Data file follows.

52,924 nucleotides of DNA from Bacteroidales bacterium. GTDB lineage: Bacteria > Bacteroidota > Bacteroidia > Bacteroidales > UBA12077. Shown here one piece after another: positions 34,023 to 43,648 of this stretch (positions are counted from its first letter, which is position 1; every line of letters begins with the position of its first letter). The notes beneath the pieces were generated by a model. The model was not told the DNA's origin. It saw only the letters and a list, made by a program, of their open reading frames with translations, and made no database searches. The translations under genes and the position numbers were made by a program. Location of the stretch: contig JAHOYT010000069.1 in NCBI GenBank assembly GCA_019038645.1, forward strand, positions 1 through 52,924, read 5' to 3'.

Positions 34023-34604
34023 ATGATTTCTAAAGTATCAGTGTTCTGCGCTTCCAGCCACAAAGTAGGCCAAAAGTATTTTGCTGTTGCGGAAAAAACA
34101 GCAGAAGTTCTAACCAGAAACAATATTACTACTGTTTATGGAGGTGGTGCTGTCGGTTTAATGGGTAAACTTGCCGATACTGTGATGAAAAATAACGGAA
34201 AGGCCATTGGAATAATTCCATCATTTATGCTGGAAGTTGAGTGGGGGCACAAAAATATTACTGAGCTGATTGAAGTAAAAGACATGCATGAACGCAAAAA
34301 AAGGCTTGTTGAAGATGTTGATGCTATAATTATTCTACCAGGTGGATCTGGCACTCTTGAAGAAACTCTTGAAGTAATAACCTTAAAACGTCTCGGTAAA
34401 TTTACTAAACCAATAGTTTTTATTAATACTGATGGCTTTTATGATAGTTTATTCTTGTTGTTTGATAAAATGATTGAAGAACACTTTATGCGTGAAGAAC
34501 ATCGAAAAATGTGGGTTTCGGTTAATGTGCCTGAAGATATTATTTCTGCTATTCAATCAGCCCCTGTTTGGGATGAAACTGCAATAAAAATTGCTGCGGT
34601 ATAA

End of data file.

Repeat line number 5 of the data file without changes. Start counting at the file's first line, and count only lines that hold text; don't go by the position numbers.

34201 AGGCCATTGGAATAATTCCATCATTTATGCTGGAAGTTGAGTGGGGGCACAAAAATATTACTGAGCTGATTGAAGTAAAAGACATGCATGAACGCAAAAA